Downloading and parsing Dukascopy tick data with Birt’s PHP scripts
The Dukascopy data is available on the web in its raw form as files that span only 1 hour, so it becomes apparent that some tools are necessary to download and parse it. Before it was possible to get the data via any of the other methods, I made a series of scripts that I still use nowadays for downloading the free tick data available from Dukascopy. I’m a fan of the PHP simplicity, so I chose that to write the scripts. They’re not commercial quality code, but they work.
You can get the PHP script archive from the tick data downloads page.
You will find 4 scripts inside:
- A script for downloading the Dukascopy data, suggestively named “download_dukascopy_data.php”. As a courtesy to Dukascopy who is graciously providing free data, the script does not attempt to download files that are already on your harddisk. However, it still requests missing files, so to avoid stressing their server please set the dates in the $currencies array at the beginning of the script to the date of your last download; they’re using the standard unix timestamps (epoch date, which is in essence the number of seconds since 01.01.1970). If you want to easily convert from a regular date to such a unix timestamp, you can use Epoch Converter, a very easy to use online tool.
- A script for processing the downloaded data, which assumes that it is located in the same directory as the previous script and that the data was downloaded there (process_dukascopy_data.php); this one needs some parameters, run it without any for a description or check out the next script.
- A small shell script that will process all the downloaded data available in .bat form for windows and .sh form for linux.
Windows download & convert to CSV how-to
Start by visiting the windows PHP download section and fetching the latest binary version as a zip file.
Once you’ve done that, unpack it to c:\php\ and also unpack the scripts from the script archive you downloaded in the same directory.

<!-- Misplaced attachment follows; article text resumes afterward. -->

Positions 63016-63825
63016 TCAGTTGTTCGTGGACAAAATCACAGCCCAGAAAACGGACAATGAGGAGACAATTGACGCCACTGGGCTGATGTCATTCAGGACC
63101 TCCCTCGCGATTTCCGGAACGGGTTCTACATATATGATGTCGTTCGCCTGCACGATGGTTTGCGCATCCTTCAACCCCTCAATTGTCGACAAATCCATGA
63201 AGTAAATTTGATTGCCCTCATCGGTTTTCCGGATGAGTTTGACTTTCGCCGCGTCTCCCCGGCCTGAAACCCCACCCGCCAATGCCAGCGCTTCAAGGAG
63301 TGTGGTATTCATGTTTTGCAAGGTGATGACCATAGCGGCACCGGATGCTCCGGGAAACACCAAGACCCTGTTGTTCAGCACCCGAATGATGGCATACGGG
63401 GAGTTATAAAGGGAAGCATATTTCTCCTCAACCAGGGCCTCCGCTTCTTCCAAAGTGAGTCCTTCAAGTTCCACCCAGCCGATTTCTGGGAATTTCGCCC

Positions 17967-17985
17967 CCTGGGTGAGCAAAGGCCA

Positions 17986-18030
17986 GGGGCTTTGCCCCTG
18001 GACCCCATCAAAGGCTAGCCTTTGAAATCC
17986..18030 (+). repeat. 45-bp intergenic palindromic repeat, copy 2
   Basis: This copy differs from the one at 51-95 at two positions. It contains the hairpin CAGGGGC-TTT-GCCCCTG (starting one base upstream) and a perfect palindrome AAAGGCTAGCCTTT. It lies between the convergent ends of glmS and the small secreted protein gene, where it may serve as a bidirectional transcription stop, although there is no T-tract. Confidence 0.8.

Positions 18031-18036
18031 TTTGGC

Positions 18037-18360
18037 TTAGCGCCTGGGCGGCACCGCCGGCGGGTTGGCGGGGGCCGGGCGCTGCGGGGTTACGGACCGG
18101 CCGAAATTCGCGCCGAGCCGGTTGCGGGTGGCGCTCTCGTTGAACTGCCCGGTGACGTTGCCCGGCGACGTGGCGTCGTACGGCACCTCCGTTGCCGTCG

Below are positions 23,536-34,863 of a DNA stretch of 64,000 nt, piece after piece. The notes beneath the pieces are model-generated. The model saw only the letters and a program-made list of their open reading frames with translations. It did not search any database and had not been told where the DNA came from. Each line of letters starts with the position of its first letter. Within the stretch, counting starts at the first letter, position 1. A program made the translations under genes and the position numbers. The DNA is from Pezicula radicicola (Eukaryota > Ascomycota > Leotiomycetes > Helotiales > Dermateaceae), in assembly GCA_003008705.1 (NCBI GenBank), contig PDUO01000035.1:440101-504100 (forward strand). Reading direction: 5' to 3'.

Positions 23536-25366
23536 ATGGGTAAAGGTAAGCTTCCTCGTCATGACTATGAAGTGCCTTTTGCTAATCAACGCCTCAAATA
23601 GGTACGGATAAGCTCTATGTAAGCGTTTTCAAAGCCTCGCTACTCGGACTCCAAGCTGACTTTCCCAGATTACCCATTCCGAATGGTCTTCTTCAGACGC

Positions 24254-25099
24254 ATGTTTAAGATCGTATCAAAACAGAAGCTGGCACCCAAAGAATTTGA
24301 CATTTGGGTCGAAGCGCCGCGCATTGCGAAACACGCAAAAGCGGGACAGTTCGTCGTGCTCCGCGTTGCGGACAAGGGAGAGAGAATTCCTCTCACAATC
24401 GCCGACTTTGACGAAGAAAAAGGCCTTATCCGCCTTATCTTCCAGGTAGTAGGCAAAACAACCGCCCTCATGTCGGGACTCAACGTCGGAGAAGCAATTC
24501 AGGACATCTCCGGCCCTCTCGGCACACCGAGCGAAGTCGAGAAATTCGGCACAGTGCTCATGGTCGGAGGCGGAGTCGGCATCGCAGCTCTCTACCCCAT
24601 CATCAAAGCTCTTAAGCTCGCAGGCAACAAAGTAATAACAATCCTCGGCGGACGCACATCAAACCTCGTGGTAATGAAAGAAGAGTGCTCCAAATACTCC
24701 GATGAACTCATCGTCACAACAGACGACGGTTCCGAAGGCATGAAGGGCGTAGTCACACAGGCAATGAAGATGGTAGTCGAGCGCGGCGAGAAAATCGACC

Rename c:\php\php.ini-development to c:\php\php.ini. If your folder does not contain a file named php.ini-development, use php.ini-dist or any other php.ini-something file you can find.
Edit c:\php\php.ini, search for
and remove the semicolon in front of the line and add an “ext/” in front of “php_curl.dll” so that it looks like this:
Save the file and exit.
If you run into a zip error and your PHP installation has an ext/php_zip.dll, also apply the method above for extension=ext/php_zip.dll.
Head to the 7-Zip download page and get the command line version. Unpack it and put 7za.exe in the same directory (c:\php\).
Click start->run and type
then click ok (or alternatively type
cmd and hit enter in the windows 7/vista “search programs and files” box in the start menu).
in the command window.
Have a coffee. Have another coffee. Go sleep. Go to work. Go to the gym. Go to a club. Wait some more. I’m not kidding, it takes ages. You can check the progress by watching the currency pair directories get filled. If you get any strange errors, run the process again when it’s finished – it will only download any files that were missed in the first step due to network errors.
If you only want to download some of the currency pairs available, you can edit download_dukascopy_data.php and change the array at the beginning of the file. You can switch the currency pair download order or completely remove the pairs that you don’t want. The number next to each pair is the unix timestamp at which to start downloading; if you wish to start at a later point in time (the default is the earliest date available) you can use epochconverter.com to get the timestamp for your chosen date.
When the download is finished, assuming you wanted to get the EURUSD data up to 01.01.2012, you’d type
php process_dukascopy_data.php EURUSD 200702 201201 EURUSD.csv
and the output will be placed in EURUSD.csv.
Alternatively, you can type
which will batch process all the currency data. It’s mostly safe to ignore the error spam at this step. Note: if you use process.bat or process.sh, you might have to update the ending dates in them to get the full data range!
This should be it, if everything went fine you should have your CSV files in the same c:\php folder and you should be ready to proceed with preparing your tick data for Metatrader 4.
Warning: make sure you have enough space on your harddisk. As of 2012, the downloaded tick files have over 20 GB and if you add up the size of the resulted CSV files you will be well past the 100 GB mark.